Wine Blog Wednesday #34June 13, 2007 10:45 pm Wine
How lucky am I? I started my blog about Washington state wine on Sunday and within two days, I was asked by the Wild Walla Walla Wine Woman to participate in Wine Blog Wednesday! Thank you WWWWW! This month’s theme is Cabernet Sauvignon from the State of Washington. (And we get extra points if we talk about Walla Walla, where we visited in April and had a marvellous time. But more about that later.)
First, I want to say that in the brief time that I’ve been blogging about Washington state wines, I’ve received numerous e-mails from people who had no idea that almost 500 wineries are in Washington. With any luck, we’ll get to visit all of them! In the meantime, I’m faced with a major dilemma. I write about Washington state wine; I love Washington state wine; I’m a member of several wine clubs here; and how on earth can I choose my favorite Cab? I can’t — so I’ll talk about a few of them!
First, in the name of consistency, I decided to stick with the Cab that I mentioned in an earlier post: Fall Line Winery’s 2004 Cabernet Sauvignon. This wine is unique — it’s a blend of 100 percent cab. How can it be a blend, if it’s 100 percent cab, you might ask? It’s because the grapes came from Boushey Vineyards in Yakima Valley (45.5 percent); Artz Vineyards in Red Mountain (45.5 percent); and Destiny Ridge Vineyards in Horse Heaven Hills. It’s all Cab, and a sophisticated blend of Cab at that. According to Delaurenti Specialty Food and Wines, all of Fall Line Winery’s blends “possess all the balance, grace and depth that Walla Walla and Columbia Valley grapes are capable of. Fall Line’s Cabernet Sauvignon is all Columbia Valley with chocolate, blackberry and leather.”
So yes, Fall Line Winery’s 2004 Cabernet Sauvignon remains my number one pick. Owners Tim Sorenson and his wife, Nancy Rivenburgh are delightful to chat with and so very enthusiastic about the entire region. If you haven’t tried their Cab, you definitely are missing out. Stop by their warehouse space in Seattle’s Georgetown district–they have wine tastings on the second Saturday of every month–or order wine directly from the Fall Line Winery Web site. It’s the best $30 that we ever spent.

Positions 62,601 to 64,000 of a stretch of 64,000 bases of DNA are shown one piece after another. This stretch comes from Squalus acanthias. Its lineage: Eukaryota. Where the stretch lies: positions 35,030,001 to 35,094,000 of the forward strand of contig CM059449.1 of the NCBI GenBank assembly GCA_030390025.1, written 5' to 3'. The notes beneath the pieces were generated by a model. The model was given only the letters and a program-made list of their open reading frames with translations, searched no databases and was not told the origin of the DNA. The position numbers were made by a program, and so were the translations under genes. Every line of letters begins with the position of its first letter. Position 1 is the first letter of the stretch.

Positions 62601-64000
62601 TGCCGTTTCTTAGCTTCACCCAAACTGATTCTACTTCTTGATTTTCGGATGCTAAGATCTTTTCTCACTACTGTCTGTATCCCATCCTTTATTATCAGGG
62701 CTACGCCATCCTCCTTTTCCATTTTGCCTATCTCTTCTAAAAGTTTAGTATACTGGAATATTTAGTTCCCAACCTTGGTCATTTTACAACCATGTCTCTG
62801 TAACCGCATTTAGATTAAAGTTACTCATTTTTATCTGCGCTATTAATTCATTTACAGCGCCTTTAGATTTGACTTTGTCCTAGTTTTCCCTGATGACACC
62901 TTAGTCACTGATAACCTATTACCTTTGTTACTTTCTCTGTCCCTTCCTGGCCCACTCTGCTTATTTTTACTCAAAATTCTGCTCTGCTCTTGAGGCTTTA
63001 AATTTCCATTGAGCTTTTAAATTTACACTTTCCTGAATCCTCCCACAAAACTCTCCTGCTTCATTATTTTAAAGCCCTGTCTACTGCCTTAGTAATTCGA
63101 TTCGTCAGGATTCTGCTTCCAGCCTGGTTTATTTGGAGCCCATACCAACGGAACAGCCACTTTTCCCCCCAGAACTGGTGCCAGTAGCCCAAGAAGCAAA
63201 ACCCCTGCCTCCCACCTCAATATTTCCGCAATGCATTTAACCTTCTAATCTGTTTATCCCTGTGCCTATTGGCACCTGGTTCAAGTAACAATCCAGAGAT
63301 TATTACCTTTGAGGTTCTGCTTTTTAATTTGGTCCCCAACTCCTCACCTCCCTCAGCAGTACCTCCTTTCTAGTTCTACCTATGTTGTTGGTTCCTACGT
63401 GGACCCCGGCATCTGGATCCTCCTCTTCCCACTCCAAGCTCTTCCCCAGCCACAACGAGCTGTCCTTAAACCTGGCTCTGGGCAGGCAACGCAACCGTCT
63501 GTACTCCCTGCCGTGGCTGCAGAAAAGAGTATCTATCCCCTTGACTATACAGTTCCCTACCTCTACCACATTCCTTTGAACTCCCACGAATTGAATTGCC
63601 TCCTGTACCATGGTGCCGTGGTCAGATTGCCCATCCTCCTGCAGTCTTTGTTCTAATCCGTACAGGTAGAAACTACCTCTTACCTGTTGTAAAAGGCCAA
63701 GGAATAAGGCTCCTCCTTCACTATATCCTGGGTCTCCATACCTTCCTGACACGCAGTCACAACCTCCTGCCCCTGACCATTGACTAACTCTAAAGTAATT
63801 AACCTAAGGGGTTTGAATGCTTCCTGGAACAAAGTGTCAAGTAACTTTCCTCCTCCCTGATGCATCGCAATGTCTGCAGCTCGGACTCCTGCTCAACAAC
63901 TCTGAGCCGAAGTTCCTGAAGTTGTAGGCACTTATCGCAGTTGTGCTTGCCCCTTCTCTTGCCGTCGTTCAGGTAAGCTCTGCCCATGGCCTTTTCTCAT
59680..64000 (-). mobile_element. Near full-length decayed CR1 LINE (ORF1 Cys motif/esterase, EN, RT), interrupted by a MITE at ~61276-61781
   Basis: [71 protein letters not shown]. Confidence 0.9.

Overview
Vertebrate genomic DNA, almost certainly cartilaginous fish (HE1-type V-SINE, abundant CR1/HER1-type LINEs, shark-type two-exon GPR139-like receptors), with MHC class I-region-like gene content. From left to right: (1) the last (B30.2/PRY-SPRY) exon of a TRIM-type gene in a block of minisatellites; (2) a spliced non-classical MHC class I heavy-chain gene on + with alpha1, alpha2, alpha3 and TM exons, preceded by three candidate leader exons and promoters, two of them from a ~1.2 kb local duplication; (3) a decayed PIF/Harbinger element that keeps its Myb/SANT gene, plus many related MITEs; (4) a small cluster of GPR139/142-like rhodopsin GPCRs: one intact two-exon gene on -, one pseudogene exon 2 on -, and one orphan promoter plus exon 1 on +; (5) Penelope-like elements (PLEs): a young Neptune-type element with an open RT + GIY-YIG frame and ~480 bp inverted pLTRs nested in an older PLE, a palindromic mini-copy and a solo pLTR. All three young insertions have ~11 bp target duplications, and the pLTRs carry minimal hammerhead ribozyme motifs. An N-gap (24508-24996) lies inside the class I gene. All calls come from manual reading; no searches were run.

Next, I have to pay tribute to the wines of Walla Walla. As mentioned, we spent some time there in early April and absolutely loved it. We drove from Seattle and stopped at wineries along the way. (Yes, there was always a designated driver.) We spent a couple of days in Walla Walla and visited several nearby wineries that were excellent. Our number one cabernet was Forgeron Cellars 2003 Pepper Bridge Cabernet, which we first heard of when we had delicious ribs at the Depot Grill. It was as good as our friendly, wine-knowledgeable waiter promised. No surprise — our first wine tasting the next morning was at Forgeron Cellars (where we especially love the 2002 Vinfinity but it’s not a Cab, so we won’t mention it).
We also really enjoyed Reininger Winery’s 2003 Cabernet Sauvignon. I’ve also recently written about Reininger’s Helix Merlot. Reininger’s Helix cab also is a favorite. According to the winery’s Web site: “This Helix (snail) is saddled and ready. Vanilla bean and cherry Beech Nut gum say howdy to my nose and once cornered on the palate they get hog tied with some fig, plum and a pinch of cocoa. No sense in keeping this guy penned in by cellaring… with his smooth tannins, he’s ready to slide out the gate leaving a slightly dusty trail of cherry.” (To learn more about Helix and the snail–aka escargot–check out another posting from Wine Blog Wednesday from Alex at Huevos con Vino.)
Most of the other wines we enjoyed in Walla Walla were blends, which I’ll write about on another day. Today, after all, is dedicated to Washington State Cabs. And on our next visit to Walla Walla in the next few months, maybe we’ll even bump into WWWWW.